One, we went to an election with Malcolm Turnbull as the Prime Minister with a promise. That promise was, we would allow the Australian people directly to make a decision in relation to same sex marriage.
Now Tim Wilson and every other Member and Senator and Candidate for the Liberal and National Parties had that as the promise that they took.
When it comes to this idea of it being discharged I would simply make the point, when it’s come to other election promises, for instance on the ABCC, we were knocked back in the Senate and we kept pushing for our policies. We didn’t turn around, in that case, and adopt Labor policy, and nor should we in this case. I think overwhelmingly, that is the view of the Coalition party room.
Obviously there are some individuals who are flirting with the idea of crossing the floor, but I would just make the point that adopting Labor policy which is the free vote in this Parliament, which is the opposite, or certainly quite separate and distinct from the policy that we took to the election.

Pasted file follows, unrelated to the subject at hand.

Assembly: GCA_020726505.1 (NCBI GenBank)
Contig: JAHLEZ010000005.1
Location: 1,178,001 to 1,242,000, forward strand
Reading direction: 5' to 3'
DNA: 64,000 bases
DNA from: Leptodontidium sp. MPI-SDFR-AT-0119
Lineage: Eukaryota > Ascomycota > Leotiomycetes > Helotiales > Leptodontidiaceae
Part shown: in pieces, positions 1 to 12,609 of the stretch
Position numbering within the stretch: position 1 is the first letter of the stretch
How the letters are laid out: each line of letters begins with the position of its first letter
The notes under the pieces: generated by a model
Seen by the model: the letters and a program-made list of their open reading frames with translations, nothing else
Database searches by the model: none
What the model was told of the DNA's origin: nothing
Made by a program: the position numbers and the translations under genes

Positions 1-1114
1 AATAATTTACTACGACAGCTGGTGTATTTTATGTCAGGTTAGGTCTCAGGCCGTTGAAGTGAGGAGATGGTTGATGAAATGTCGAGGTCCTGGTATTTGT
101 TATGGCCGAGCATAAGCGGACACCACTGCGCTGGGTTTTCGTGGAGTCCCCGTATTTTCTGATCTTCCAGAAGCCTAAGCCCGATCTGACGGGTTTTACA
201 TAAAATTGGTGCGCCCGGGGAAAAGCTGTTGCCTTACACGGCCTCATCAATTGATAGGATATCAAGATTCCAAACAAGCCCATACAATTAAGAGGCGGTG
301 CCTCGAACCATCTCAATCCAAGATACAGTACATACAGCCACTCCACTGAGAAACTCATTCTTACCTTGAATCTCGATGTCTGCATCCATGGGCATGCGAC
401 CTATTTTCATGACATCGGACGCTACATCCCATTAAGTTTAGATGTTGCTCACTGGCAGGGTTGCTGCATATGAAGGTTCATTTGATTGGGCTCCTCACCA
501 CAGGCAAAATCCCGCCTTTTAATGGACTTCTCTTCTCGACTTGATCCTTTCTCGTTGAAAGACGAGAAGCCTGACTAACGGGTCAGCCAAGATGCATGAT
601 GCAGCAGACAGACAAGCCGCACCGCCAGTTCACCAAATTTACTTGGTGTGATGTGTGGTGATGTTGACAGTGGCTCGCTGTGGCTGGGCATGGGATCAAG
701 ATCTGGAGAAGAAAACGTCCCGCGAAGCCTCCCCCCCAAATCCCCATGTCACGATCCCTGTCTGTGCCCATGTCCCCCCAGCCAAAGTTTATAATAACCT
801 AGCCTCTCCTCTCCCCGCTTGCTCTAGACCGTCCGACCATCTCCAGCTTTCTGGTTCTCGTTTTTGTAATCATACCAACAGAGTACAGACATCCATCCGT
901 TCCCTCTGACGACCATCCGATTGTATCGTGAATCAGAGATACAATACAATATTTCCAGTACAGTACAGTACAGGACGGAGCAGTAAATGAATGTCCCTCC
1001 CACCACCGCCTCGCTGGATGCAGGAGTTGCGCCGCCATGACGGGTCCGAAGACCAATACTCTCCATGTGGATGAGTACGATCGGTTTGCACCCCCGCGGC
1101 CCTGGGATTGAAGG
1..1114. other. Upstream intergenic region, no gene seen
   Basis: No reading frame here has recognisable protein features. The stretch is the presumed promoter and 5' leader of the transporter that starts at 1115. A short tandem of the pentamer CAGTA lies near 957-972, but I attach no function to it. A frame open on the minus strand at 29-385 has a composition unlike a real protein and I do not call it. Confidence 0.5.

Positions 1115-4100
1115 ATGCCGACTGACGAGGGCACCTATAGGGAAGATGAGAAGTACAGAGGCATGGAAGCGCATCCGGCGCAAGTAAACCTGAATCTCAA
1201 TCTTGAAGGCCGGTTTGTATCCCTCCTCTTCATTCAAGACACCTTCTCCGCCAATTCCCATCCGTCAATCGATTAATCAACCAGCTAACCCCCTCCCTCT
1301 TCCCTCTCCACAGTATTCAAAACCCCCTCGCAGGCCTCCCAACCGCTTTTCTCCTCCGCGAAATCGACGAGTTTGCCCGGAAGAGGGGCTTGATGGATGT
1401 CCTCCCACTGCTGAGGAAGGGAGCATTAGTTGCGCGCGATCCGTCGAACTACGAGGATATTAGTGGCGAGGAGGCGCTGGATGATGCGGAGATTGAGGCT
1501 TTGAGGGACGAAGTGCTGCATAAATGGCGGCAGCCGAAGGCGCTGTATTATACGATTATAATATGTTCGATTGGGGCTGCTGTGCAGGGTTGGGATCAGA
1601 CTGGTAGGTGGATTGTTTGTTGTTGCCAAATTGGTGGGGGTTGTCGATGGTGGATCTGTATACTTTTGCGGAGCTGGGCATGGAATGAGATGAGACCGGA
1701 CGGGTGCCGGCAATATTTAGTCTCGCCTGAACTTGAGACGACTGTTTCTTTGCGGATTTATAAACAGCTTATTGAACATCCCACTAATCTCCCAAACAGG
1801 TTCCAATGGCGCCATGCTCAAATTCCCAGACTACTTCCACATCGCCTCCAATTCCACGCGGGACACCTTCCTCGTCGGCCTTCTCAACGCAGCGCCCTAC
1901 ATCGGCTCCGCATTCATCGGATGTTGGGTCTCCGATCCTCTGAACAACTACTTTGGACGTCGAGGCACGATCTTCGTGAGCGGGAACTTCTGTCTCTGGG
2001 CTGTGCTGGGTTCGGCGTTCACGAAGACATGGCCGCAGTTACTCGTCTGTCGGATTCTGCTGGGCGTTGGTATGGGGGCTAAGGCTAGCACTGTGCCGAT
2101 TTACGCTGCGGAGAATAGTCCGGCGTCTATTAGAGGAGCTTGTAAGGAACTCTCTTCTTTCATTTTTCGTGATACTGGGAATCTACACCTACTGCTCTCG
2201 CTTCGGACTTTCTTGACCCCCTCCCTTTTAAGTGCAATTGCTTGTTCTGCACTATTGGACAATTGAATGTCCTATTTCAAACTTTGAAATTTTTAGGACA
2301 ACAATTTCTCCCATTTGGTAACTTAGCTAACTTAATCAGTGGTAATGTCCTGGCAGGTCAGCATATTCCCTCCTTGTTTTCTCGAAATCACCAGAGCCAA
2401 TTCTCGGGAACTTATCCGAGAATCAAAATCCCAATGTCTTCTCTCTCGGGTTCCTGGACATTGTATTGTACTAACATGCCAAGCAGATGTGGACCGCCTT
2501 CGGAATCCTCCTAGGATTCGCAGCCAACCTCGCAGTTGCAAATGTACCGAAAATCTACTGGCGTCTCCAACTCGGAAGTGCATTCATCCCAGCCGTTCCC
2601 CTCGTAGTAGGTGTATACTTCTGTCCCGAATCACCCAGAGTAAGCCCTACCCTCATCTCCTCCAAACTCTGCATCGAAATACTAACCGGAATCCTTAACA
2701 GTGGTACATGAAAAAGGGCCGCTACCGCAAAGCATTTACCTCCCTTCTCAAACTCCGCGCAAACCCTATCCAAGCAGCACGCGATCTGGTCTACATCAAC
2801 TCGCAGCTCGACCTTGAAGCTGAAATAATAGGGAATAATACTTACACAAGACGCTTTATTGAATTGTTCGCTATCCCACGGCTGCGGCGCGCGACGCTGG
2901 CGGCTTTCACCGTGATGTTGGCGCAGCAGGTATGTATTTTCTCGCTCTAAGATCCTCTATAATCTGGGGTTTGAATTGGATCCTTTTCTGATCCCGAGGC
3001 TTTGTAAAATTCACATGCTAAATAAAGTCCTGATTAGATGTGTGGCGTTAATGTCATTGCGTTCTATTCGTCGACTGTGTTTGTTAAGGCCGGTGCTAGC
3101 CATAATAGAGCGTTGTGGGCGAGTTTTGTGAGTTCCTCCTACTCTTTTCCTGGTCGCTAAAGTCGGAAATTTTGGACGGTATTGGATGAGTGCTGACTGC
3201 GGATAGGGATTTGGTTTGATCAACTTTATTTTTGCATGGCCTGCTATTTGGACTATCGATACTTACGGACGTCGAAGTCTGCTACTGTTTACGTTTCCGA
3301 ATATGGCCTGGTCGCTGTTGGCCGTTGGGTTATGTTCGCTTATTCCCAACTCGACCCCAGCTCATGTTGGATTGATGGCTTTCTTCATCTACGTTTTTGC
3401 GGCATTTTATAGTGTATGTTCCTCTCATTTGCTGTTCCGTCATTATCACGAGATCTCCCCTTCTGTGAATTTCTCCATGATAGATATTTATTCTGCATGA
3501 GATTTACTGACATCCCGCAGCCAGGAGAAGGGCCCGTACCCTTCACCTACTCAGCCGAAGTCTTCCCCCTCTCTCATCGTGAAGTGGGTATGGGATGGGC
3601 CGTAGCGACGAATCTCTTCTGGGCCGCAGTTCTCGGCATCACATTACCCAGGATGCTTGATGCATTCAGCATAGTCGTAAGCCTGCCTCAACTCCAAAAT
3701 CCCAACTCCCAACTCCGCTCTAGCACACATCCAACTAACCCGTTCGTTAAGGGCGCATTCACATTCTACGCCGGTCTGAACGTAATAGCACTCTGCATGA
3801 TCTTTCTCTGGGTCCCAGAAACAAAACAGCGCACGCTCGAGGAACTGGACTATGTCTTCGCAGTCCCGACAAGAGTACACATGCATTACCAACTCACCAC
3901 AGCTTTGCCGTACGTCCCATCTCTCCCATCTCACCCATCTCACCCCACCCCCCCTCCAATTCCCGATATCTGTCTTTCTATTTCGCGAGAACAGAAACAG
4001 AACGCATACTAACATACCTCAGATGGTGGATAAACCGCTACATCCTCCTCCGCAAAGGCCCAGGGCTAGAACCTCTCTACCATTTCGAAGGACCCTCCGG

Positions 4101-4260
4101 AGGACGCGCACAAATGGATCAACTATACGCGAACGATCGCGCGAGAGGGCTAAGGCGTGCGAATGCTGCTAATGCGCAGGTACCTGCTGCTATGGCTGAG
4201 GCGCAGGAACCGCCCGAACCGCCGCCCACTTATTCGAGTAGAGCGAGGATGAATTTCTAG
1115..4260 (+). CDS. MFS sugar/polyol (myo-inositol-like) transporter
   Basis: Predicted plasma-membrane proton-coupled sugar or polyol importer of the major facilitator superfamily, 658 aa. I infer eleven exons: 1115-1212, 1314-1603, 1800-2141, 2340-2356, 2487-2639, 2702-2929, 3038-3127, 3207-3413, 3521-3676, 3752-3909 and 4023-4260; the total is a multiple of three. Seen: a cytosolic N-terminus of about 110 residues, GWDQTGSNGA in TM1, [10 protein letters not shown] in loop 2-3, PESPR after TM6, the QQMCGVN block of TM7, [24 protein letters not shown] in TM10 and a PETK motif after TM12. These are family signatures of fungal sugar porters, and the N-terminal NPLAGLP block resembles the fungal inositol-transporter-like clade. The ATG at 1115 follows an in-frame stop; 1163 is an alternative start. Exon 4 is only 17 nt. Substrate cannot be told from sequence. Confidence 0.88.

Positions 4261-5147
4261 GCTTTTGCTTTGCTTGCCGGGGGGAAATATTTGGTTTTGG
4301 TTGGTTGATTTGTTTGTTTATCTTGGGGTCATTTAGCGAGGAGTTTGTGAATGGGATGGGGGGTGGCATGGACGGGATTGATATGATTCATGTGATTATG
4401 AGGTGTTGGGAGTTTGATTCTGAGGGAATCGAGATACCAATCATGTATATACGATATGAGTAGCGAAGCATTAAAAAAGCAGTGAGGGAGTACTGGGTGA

But what about what Tony Abbott said when he announced the policy in 2015 that you would only be bound for one term beyond that i.e. This term you would be allowed a conscience vote if it wasn’t successful previously.
Well a couple of things…
Tony Abbott did not take us into the last election. Malcolm Turnbull took us into the last election. And very clearly our policy that we took to the Australian people was there wouldn’t be a vote in the Parliament until we had directly put it to the Australian people. So if we were to turn around now and effectively adopt Labor policy on that then of course we would be not keeping faith with the Australian people. Remember it was only one year ago we took this policy to an election. Of course we should stick to it.
Is it possible some people might defect to the crossbench? If these moderates… well not all moderates, some of them are conservative members of the Liberal party in Dean Smith and Tim Wilson… If they cross the floor and support a parliamentary vote now is there risk that some of your colleagues might defect to the crossbench in protest?
Well look, I wouldn’t’ be getting into those kind of things. Obviously individuals can make their own decisions. I don’t believe that is what’s going to happen. I believe what will happen is that we’ll stick to our promise. We’ll put this to the Australian people directly, through a plebiscite. And that should be our policy.